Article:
This question comes from a NSW volunteer who says:

I am a volunteer member of a State Emergency Service. My query relates to the driving of overloaded vehicles. A vehicle I am required to drive has a GVM of 4495 kgs. Without driver or passengers it weighs 4315kgs. Throw in a driver, passengers and gear and the weight of the vehicle will exceed its GVM.

I hold a heavy vehicle driver’s licence so I presume in driving an overweight vehicle I am guilty of some type of offence, and it would not be helpful were I to be involved in a serious collision, becoming an aggravating factor especially if someone were killed or injured.

My question specifically relates to a car licence holder driving said vehicle. Which offences would they be committing?

In New South Wales the Road Transport Act 2013 (NSW) s 4 defines a “heavy vehicle” as a ‘motor vehicle or trailer that has a GVM of more than 4.5 tonnes’ (see also Heavy Vehicle National Law (NSW) s 6).   The GVM is the ‘gross vehicle mass’ and is:

… the maximum loaded mass of the vehicle:

(a) as specified by the vehicle’s manufacturer, or

(b) as specified by the Authority if:

(i) the manufacturer has not specified a maximum loaded mass, or

(ii) the manufacturer cannot be identified, or

(iii) the vehicle has been modified to the extent that the manufacturer’s specification is no longer appropriate.

A “light vehicle” is any vehicle other than a heavy vehicle.

Heavy vehicles are governed by the Heavy Vehicle National Law.  Section 96(1) says:

A person must not drive on a road a heavy vehicle that (together with its load) does not, or whose components do not, comply with the mass requirements applying to the vehicle.

What are the ‘mass requirements’ is more complex than just the GVM – see Heavy Vehicle (Mass, Dimension and Loading) National Regulation (NSW) Sch 1.  I won’t try to understand the technical issues so let me, for the sake of the argument, assume that GVM is the relevant mass requirement.

The critical issue is that s 96(1) doesn’t make it an offence because the person holds a particular licence, anyone who drives a heavy vehicle that does not comply with the mass requirements commits an offence.

According to my correspondent, however, the vehicle is required to drive has a GVM of 4495kgs or 4.495 tonnes.  That’s close to, but not more than, 4.5 tonnes so the vehicle is a ‘light vehicle’.

The Road Transport (General) Regulation 2013 (NSW) r 50C says:

A person must not drive, or cause to be driven, along a road a light vehicle or light combination that contravenes any of the dimension, mass or load restraint requirements imposed by this Part otherwise than in accordance with a permit issued under clause 50N.

A motor lorry is:

… any motor vehicle (whether or not in combination with any trailer) that is constructed principally for the conveyance of goods or merchandise or for the conveyance of any kind of materials used in any trade, business or industry, or for use in any work other than the conveyance of persons, but does not include a motor bike or a tractor. (Road Transport (General) Regulation 2013 (NSW) r 3).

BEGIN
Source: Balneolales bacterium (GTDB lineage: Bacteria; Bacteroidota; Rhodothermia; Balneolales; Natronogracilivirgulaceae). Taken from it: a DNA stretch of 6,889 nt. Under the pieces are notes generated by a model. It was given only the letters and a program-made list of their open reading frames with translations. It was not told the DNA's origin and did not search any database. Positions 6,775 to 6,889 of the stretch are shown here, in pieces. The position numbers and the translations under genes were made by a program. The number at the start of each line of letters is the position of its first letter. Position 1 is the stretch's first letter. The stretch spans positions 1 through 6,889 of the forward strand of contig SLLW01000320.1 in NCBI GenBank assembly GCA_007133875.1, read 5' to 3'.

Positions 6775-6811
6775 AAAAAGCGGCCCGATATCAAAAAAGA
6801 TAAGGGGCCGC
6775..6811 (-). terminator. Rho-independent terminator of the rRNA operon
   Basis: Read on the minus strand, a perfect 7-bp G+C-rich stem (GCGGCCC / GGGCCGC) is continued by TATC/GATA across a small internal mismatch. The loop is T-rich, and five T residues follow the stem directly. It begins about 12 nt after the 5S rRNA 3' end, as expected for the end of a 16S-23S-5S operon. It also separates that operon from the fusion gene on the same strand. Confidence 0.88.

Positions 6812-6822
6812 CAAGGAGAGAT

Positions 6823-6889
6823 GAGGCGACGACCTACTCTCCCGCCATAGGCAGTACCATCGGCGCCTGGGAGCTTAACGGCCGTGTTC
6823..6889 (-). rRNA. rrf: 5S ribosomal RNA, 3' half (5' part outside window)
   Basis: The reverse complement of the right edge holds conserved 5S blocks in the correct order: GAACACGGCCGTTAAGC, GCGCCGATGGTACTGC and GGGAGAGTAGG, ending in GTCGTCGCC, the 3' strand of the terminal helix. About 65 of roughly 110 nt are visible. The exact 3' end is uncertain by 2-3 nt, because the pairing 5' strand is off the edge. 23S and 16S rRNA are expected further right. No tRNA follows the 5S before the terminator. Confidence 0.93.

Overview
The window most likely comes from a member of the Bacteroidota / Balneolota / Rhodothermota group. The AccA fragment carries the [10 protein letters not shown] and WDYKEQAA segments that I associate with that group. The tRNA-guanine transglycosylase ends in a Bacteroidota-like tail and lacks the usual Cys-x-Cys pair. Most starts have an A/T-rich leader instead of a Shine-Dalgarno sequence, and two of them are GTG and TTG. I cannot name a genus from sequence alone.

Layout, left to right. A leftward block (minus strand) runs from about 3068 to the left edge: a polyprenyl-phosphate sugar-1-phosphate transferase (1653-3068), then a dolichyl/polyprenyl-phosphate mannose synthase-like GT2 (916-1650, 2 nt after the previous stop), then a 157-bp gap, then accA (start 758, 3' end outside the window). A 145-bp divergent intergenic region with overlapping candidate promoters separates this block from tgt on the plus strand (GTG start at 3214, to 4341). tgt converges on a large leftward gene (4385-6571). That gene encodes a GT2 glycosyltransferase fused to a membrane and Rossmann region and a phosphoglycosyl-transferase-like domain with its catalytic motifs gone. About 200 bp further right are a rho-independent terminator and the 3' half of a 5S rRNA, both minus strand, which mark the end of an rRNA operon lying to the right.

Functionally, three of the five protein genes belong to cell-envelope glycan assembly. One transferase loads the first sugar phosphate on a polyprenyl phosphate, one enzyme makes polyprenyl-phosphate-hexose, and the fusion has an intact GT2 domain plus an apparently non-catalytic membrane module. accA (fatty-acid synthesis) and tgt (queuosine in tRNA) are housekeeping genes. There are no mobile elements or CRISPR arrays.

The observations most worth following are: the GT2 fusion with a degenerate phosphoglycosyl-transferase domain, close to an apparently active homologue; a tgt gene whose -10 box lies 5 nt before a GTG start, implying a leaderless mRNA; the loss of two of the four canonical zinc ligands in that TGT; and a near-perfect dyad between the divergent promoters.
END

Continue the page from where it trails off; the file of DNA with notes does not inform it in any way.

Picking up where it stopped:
That would include an SES rescue truck.  Regulation 50F says

A person must not drive a motor lorry on a road if the total mass of the motor lorry exceeds the lorry’s mass limit.

The mass limit is the GVM (r 50H).

So if the vehicle exceeds its GVM the driver commits an offence.  Again it doesn’t matter what licence they hold; that is it does not matter, as my correspondent suggests it might, whether or not the driver holds a heavy vehicle driver’s licence.  Anyone who drives a vehicle that exceeds the ‘mass requirements’ commits an offence.

It should be noted that there can be exemptions given during an emergency (r 50Y).  That has to be a particular exemption given in response to need in a particular emergency.  It will not apply to the day to day operations of the SES or other emergency services

My correspondent’s ‘question specifically relates to a car licence holder driving said vehicle. Which offences would they be committing?’  The answer is that they would be committing an offence contrary to the Road Transport (General) Regulation 2013 (NSW) r 50C which carries a maximum of penalty of 30 penalty units or $3300.

My correspondent also noted that driving an overweight vehicle ‘would not be helpful were I to be involved in a serious collision, becoming an aggravating factor especially if someone were killed or injured’.  That is indeed true – see Suspended jail sentence for firefighter involved in a fatal accident (October 24, 2009) and the comments that were made in response to that post.

Finally, we most readers would now be aware, for the purposes of the Work Health and Safety Act 2011 (NSW) the term worker includes a ‘volunteer’ (s 7).  A Person Conducting a Business or Undertaking (which would include the SES) ‘must ensure, so far as is reasonably practicable, the health and safety of’ its workers (s 19).  A worker (including a volunteer, s 34) must also ‘take reasonable care for his or her own health and safety’ and the safety of others (s 28).   If the SES management knowingly permit or encourage or require a member to drive an overweight vehicle, and if it can be shown that this creates a danger to the workers or others, then that may be an offence under the WHS Act.  Equally a member who drives a vehicle knowing that it is overweight, again if it can be shown that this creates a danger, may also be guilty of an offence under the WHS Act.